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Are highs really high?

Are psychedelic states induced by drugs such as LSD or magic mushrooms really higher states of consciousness? What do they tell us about leading theories of consciousness? An ambitious paper by Tim Bayne and Olivia Carter sets out to give the answers.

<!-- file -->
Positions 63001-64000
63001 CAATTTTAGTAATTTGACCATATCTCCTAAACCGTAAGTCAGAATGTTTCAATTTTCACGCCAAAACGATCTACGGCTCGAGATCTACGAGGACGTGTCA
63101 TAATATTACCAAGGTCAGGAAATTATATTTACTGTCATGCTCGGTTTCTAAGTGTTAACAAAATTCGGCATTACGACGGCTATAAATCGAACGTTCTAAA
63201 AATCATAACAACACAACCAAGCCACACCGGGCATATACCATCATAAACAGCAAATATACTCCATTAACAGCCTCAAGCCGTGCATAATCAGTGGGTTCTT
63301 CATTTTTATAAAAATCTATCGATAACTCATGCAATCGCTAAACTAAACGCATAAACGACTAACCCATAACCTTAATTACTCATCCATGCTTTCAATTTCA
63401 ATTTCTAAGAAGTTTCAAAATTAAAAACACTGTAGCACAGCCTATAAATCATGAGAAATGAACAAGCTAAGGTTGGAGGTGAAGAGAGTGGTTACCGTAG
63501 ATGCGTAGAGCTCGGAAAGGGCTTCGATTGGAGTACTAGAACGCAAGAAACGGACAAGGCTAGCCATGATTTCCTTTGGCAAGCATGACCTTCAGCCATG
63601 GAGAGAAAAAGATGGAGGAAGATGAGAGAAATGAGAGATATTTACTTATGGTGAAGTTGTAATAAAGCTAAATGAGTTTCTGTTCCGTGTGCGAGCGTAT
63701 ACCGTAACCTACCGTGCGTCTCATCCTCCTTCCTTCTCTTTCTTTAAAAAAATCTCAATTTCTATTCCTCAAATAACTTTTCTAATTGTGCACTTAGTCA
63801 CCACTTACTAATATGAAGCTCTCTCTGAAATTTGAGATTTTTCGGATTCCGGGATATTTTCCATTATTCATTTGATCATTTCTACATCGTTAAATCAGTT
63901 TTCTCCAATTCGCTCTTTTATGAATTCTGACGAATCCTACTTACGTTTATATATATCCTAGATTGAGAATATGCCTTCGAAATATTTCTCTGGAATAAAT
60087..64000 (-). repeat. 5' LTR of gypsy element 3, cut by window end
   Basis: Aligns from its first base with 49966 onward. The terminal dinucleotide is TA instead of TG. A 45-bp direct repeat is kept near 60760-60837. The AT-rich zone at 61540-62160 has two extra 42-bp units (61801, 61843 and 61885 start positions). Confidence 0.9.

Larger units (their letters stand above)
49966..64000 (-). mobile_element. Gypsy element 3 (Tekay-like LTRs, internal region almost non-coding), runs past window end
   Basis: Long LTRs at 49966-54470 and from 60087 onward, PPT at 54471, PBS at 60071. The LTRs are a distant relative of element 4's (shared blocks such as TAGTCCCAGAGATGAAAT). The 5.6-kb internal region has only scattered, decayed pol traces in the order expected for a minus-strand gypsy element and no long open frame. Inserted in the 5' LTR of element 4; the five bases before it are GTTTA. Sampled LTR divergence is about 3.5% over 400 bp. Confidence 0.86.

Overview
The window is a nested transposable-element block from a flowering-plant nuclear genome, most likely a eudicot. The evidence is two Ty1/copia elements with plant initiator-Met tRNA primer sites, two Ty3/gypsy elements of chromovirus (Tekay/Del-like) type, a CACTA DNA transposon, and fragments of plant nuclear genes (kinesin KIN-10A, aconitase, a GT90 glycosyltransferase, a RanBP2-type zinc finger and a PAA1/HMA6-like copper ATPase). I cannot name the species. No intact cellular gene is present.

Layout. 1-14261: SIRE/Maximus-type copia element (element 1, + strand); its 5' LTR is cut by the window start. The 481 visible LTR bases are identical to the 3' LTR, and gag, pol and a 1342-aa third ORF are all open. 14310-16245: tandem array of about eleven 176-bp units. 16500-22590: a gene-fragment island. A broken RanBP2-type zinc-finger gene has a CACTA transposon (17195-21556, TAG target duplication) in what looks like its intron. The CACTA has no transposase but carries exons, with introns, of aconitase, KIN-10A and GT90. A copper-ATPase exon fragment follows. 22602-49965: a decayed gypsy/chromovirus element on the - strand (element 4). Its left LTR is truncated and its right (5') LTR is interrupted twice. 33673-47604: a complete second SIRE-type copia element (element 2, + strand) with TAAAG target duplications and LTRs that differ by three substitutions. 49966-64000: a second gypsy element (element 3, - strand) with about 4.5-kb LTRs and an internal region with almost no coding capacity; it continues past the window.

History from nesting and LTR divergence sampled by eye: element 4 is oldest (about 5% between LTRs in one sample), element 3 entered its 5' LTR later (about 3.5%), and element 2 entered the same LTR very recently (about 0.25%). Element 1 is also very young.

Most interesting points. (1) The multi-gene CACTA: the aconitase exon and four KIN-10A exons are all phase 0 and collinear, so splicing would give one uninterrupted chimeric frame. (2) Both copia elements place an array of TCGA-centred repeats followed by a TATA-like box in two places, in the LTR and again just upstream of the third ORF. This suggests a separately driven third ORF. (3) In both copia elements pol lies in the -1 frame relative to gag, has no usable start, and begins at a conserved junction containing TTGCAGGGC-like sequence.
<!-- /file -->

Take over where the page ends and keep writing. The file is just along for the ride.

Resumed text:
You might well think there is an insuperable difficulty here just in defining what ‘high’ means. The human love of spatial metaphors means that height has been pressed into service several times in relevant ways. There’s being in high spirits (because cheerful people are sort of bouncy while miserable ones are droopy and lie down a lot?). To have one’s mind on higher things is to detach from the kind of concerns that directly relate to survival (because instead of looking for edible roots or the tracks of an edible animal, we’re looking up doing astronomy?). Higher things particularly include spiritual matters (because Heaven is literally up there?).  In philosophy of mind we also have higher order theories, which would make consciousness a matter of thoughts about thoughts, or something like that. Quite why meta-thoughts are higher than ordinary ones eludes me. I think of it as diagrammatic, a sort of table with one line for first order, another above for second, and so on. I can’t really say why the second order shouldn’t come after and hence below the first; perhaps it has to do with the same thinking that has larger values above smaller ones on a graph, though there we’re doubly metaphoric, because on a flat piece of paper the larger graph values are not literally higher, just further away from me (on a screen, now… but enough).